Turkey: My fourteen-oh-four moment
Who said economists can’t have fun:
As loyal readers would know, I have been a staunch critic of Turkish monetary policy. But some key events last week have lifted this veil of ignorance and made me reconsider my position.
Here’s the intro. to my column that was published on April 1 . You can read the whole thing over at the Huriyet Daily News web site. The reason I bolded the publishing date, as well as the title, will be revealed at the very end- and so will the first sentence of this post:)
Turning to more serious matters, despite being two weeks old, the column is not really out of date, and despite the fact that March inflation was released and the April rate-setting meeting took place in the meantime…
I briefly discussed March inflation in an earlier post. As for yesterday’s Monetary Policy Committee meeting, it is officially saying what we already knew: That “exceptional days” will become more common, in a sense unexceptional:)… So markets really have to be on edge all the time, waiting for their funding costs to go up any day? Or should they really?
As I was noting here at the blog a couple of days ago, markets think that the Central Bank intervenes in the exchange rate by tightening liquidity and increasing funding costs whenever the exchange rate basket hits a certain threshold. I won’t argue whether they are right or wrong; for one thing, I’d need to do some simple metrics to reach an opinion, which I plan to do for a future column or post. But once markets’ expectations are anchored on the exchange rate, you as a Central Bank are really in a shitload (pardon my French) of trouble. I think this is the main risk of this policy…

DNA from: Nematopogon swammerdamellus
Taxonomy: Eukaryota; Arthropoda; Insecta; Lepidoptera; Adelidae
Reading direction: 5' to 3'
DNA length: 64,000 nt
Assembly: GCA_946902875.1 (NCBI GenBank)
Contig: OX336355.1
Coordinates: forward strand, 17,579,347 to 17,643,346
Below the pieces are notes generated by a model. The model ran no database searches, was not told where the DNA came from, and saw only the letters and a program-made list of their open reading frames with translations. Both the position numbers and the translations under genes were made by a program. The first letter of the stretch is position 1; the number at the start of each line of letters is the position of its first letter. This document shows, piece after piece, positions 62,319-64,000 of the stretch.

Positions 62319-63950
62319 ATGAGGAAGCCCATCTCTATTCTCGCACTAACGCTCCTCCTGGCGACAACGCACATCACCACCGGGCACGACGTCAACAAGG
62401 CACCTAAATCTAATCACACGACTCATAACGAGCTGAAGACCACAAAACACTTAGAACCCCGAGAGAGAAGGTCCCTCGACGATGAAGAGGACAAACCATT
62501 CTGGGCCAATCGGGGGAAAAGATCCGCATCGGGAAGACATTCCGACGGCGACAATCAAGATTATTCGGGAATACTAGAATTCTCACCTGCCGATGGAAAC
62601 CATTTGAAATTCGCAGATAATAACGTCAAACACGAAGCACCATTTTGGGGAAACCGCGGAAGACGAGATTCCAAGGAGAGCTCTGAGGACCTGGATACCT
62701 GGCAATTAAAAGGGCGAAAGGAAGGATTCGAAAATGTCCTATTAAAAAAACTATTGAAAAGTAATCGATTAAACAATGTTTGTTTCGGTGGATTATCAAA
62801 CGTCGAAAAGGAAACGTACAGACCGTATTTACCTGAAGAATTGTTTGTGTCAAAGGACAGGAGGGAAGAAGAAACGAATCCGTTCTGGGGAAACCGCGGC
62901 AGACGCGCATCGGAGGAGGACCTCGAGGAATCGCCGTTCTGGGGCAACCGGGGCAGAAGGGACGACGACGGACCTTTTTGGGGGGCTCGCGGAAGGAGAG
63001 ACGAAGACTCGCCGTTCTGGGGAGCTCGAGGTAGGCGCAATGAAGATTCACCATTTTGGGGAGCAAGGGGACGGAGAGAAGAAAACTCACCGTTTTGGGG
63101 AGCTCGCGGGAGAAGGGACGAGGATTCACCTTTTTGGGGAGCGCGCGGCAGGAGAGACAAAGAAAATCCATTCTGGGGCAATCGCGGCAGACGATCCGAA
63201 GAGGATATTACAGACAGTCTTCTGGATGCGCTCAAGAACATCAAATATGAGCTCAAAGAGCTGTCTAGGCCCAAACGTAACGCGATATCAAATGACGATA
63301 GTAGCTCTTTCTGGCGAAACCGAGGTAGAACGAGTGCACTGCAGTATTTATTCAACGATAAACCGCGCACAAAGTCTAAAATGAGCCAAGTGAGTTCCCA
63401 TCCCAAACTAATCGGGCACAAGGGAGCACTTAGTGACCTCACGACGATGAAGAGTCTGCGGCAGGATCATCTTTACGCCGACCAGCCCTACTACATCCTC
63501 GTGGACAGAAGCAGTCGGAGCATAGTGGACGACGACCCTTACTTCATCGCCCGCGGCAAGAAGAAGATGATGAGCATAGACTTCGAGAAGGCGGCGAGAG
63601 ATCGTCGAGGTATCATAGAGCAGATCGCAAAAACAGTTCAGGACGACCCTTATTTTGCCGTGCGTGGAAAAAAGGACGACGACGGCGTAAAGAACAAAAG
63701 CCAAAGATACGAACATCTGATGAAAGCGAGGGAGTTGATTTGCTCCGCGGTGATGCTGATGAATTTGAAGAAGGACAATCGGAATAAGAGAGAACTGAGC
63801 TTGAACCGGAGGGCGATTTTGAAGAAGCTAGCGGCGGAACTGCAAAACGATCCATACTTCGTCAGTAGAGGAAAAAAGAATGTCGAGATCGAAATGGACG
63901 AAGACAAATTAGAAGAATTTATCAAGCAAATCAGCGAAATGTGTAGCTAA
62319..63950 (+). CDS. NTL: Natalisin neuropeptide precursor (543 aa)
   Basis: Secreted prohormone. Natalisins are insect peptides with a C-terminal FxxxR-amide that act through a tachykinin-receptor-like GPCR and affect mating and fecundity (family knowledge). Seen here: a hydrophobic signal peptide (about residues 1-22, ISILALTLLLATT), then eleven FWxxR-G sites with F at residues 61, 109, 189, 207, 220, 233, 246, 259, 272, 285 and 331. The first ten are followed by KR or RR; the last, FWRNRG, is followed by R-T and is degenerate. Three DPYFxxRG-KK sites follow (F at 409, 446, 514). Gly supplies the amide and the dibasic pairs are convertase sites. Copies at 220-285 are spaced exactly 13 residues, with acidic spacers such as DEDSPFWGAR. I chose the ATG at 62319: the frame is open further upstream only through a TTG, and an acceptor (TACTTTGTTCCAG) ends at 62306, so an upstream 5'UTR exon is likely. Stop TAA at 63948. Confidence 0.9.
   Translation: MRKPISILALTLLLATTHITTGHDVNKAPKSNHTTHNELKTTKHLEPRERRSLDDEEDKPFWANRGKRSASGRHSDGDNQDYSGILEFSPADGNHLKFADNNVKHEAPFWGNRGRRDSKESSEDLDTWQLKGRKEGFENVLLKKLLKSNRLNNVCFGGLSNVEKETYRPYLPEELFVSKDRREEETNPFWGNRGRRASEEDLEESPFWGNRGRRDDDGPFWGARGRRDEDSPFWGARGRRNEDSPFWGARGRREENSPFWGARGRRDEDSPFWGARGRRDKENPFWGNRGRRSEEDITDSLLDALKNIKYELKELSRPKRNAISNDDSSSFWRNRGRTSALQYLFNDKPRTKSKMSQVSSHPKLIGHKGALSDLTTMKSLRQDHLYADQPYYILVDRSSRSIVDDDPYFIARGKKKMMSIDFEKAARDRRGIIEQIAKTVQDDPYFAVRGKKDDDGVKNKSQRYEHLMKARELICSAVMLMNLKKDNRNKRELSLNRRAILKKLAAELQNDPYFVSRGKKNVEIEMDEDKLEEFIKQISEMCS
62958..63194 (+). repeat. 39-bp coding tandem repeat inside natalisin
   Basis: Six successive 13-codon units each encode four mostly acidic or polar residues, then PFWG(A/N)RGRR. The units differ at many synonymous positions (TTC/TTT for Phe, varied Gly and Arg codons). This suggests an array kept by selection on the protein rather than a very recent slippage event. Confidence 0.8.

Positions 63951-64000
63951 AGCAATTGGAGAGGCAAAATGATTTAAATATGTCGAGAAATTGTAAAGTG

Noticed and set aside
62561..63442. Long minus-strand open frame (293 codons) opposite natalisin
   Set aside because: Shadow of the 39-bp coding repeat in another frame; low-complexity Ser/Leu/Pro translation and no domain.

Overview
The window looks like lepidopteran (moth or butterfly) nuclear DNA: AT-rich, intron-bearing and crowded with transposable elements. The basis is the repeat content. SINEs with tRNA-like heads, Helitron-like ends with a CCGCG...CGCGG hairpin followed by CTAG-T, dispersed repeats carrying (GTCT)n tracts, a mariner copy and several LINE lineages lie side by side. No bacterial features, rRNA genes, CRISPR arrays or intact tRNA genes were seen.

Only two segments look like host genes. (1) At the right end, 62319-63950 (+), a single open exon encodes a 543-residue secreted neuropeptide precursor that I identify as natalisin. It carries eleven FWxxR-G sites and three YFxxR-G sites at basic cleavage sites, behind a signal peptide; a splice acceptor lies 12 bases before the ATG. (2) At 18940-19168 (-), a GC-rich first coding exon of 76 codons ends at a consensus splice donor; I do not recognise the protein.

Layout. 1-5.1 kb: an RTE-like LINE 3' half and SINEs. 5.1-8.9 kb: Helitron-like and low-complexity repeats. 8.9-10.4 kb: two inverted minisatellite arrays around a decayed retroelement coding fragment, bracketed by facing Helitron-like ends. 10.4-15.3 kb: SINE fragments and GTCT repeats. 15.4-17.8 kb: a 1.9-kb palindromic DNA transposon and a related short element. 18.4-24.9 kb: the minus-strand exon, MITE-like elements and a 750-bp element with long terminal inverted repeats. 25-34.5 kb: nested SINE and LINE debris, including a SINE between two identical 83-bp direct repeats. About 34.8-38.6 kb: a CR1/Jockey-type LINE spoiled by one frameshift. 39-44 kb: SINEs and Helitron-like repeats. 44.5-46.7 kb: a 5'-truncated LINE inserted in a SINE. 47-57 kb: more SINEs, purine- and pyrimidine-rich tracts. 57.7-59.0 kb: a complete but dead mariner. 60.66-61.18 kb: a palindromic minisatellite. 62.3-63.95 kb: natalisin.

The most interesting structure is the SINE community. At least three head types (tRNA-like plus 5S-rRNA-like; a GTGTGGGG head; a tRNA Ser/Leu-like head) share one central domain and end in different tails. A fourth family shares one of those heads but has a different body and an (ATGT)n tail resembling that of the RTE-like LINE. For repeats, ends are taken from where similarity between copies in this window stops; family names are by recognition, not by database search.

BTW, in case you are a follower of the maxim, “a picture is worth more than a thousand words”, here is the summary of my previous 100 words, if not 1000:
As you can see, the funding rate is not really extremely volatile; it suddenly spikes whenever the Central Bank feels the need to raise it, for whatever the reason…
2 Responses to “Turkey: My fourteen-oh-four moment”
What would also be nice to see in this chart is the average O/N repo rate of the ISE Interbank Repo Market. It does not give a hint about when CBRT tightens liquidity, but it's a good indicator of the scarcity of cheap funding.
Thanks for the comment and the suggestion. I'll put append it to the graph if it doesn't make it more complicated than it already is…Sent by BlackBerry Internet Service from Turkcell